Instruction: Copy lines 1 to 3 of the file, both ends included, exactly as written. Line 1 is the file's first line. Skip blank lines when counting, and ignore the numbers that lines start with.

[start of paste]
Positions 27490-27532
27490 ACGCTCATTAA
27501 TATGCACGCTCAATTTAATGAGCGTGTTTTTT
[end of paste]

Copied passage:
Positions 27490-27532
27490 ACGCTCATTAA
27501 TATGCACGCTCAATTTAATGAGCGTGTTTTTT